We have in Period IIC traced the work of the musicians of the medieval Church from the majestic monody of Gregorian chant through ever great elaborations to a fully fledged form of secular polyphony. But this too had its foundations in the chant of the liturgy. By the latter part of the 13th century however the plainsong tenor,once the dominant element in the music, was becoming nothing more than a device of composition. Already, in a great many motets in the Montpellier and Bamberg manuscripts, the syllables of the text of this tenorare no longer placed under the notes. The scribe contents himself merely with mentioning the opening word, apparently as a reference. From this it was natural to dispense with the words altogether and give the tenor to an instrument. Further developments robbed the plainsong tenor not only of its words but also of its formal integrity. In the isorhythmic motet it became fragmented into sections of identical rhythm. In yet other forms the tenorwas reduced to the briefest of phrases, now barely identifiable, which were repeated several times over during the composition.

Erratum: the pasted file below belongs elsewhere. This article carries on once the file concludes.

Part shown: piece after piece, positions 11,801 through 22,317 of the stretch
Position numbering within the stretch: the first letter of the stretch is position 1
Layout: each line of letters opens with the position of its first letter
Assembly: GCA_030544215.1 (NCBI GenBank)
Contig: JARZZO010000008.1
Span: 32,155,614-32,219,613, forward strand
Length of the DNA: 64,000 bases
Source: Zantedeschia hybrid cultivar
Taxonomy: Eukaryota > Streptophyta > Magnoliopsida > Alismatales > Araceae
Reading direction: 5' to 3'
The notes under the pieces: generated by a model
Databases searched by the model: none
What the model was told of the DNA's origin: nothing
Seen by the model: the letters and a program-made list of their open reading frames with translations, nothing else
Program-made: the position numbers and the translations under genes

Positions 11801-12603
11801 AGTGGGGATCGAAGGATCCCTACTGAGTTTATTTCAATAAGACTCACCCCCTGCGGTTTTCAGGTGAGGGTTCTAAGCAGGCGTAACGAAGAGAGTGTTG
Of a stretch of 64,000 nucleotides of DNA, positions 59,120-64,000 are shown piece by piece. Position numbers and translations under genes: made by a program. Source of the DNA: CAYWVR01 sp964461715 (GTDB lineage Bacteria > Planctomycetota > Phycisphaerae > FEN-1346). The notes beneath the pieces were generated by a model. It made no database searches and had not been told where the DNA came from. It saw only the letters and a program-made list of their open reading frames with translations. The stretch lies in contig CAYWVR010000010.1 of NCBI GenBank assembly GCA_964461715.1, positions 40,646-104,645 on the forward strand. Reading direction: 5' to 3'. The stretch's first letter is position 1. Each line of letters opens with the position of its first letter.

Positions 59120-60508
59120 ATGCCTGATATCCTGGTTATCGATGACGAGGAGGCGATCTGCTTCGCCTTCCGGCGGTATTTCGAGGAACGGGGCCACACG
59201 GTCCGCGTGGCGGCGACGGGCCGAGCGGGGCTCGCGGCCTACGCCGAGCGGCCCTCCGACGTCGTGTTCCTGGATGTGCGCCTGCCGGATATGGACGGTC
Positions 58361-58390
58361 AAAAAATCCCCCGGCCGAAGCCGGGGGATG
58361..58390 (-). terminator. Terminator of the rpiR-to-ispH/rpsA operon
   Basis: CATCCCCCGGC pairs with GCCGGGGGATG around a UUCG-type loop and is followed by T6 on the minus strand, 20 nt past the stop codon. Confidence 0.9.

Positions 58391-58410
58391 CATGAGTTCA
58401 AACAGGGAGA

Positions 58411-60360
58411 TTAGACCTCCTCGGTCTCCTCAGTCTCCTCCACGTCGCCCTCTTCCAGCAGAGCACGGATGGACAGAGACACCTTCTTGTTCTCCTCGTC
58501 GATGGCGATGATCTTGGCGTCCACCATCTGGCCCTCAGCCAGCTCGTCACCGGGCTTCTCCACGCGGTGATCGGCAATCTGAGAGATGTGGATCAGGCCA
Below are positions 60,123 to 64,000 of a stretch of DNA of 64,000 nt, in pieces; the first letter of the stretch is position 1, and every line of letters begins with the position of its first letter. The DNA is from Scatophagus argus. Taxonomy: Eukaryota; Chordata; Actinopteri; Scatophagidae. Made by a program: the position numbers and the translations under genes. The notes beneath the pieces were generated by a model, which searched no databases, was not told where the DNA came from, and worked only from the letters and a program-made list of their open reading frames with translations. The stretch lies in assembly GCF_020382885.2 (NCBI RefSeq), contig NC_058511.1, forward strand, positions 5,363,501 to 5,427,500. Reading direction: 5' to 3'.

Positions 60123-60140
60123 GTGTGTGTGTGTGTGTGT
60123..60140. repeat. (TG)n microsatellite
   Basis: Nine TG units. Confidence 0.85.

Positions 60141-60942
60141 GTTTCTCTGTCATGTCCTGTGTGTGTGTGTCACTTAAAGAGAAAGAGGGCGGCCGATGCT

French music throughout history has been preoccupied with order, and in the 14th century the most notable manifestation of that concern was the principle of isorhythm. Its origins date back to the century before, when Pérotin and his followers had noticed that to achieve the desired length in their substitute clausulae,the chant tenor had to be repeated. By organizing the notes into rhythmic patterns; they gave the tenor line shape, and increased the audibility of the chant. Musicians saw that two separate entities were at work: the rhythmic pattern, termed the talea("cutting"), and the series of melodic intervals, termed the color("repetition"). If sections of colorand taleaof different lengths are chosen, the patterns automatically overlap; each time they repeat, they coincide at different places. Moreover the notes of the taleamight be augmented to double their length or diminished to halve it, to mention but two of the simpler possibilities. Nor did composers confine isorhythm to the tenor. As time went on, isorhythmic techniques began pervading the upper voices; typically, these voices would have their own rhythmic and/or melodic patterns.
The isorhythmic motet became the major art form of the French Ars Nova. Its appeal is easy to fathom. Isorhythm enabled the tight organization of extended works, no small advantage in pieces which can baffle all but the most informed listener with their surface complexity of polyrhythms, polymeters, and polytextuality. Isorhythm also satisfied the medieval penchant for abstraction and concealed meaning. Only the initiated could consciously discern what the composer had done, though even a casual listener could subconsciously sense some sort of underlying coherence.